Personal Affinity with Earth Satisfactory

Although there is no out-of-doors experience, the resource does encourage the value of caring for the planet.

Personal Affinity with Earth:

Encourages a personal affinity with -the natural world.  

  • Satisfactory: connection is made to the natural world
  • Good: fosters appreciation/concern for the natural world
  • Very Good: fosters stewardship though practical and respectful experiences out-of-doors 
Locally-Focused Learning Good

The resource emphasizes the question- " What is the connection to me?" This brings relevance to the learner.

Locally-Focused Learning:

Includes learning experiences that take advantage of issues/elements within the local community. 

  • Satisfactory: learning is made relevant to the lives of the learners
  • Good: learning is made relevant and has a local focus
  • Very Good: learning is made relevant, local and takes place ‘outside’ , in the community 
Past, Present & Future Satisfactory

The resource uses the environmental catastrophes caused by the BP oil spill to bring attention to the risks of offshore drilling. Students are asked to play a role in implementing measures to decrease our dependency on oil, so the need to continue this "high-risk" drilling in the future will lessen.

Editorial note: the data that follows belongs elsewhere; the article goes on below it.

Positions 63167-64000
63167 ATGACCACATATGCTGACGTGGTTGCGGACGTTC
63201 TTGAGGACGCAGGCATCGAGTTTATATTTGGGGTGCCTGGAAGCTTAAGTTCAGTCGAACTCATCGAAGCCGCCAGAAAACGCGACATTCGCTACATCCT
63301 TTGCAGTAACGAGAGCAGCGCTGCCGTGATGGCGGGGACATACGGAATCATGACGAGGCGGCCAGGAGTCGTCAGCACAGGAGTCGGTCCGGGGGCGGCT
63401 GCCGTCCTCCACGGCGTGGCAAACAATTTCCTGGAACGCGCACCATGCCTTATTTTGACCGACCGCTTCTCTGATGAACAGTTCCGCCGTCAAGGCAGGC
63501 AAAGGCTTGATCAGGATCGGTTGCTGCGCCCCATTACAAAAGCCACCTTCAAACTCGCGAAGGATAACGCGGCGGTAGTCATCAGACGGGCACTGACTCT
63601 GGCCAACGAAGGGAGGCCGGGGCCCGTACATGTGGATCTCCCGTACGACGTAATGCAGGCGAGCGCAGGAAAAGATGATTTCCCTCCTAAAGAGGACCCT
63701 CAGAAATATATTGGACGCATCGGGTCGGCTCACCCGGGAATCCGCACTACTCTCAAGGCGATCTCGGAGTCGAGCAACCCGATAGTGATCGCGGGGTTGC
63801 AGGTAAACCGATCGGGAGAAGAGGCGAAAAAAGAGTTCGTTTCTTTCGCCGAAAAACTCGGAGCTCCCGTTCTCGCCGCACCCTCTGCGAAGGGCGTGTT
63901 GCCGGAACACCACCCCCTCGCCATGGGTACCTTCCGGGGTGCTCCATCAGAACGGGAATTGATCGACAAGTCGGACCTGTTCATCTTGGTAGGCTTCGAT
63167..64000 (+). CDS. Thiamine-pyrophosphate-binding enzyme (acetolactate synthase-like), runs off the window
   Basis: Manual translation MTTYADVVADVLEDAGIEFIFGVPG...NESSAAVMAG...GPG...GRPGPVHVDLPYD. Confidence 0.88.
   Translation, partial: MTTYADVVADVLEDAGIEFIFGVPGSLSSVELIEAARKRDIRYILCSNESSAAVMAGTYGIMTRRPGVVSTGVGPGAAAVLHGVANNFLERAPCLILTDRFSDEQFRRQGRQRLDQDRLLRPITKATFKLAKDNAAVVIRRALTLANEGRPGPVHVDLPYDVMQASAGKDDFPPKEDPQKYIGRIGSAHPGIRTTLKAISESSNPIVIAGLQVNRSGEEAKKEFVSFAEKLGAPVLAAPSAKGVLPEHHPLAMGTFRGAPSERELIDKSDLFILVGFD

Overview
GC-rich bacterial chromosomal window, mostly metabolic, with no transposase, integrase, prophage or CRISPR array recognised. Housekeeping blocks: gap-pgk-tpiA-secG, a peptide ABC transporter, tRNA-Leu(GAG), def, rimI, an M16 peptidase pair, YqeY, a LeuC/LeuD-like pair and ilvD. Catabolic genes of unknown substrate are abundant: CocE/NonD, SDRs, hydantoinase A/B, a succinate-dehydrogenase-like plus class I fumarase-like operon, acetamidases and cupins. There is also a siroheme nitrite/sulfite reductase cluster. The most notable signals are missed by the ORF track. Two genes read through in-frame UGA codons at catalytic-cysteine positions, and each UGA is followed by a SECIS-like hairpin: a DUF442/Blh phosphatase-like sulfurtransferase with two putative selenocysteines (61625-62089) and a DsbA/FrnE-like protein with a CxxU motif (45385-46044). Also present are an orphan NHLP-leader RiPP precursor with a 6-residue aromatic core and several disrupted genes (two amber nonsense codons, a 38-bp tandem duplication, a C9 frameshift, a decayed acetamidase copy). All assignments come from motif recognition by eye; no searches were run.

Past, Present & Future: Promotes an understanding of the past, a sense of the present, and a positive vision for the future.

Pedagogical Approaches

Principle Rating Explanation
Open-Ended Instruction Good

Students are encouraged to consider and develop their own thoughts, opinions, and solutions for reducing their dependency on petroleum and petroleum-based products.

Open-Ended Instruction :

Lessons are structured so that multiple/complex answers are possible; students are not steered toward one 'right' answer.

Integrated Learning Satisfactory

Although primarily a science-based activity, there are also learning opportunities in geography and language arts.

Integrated Learning: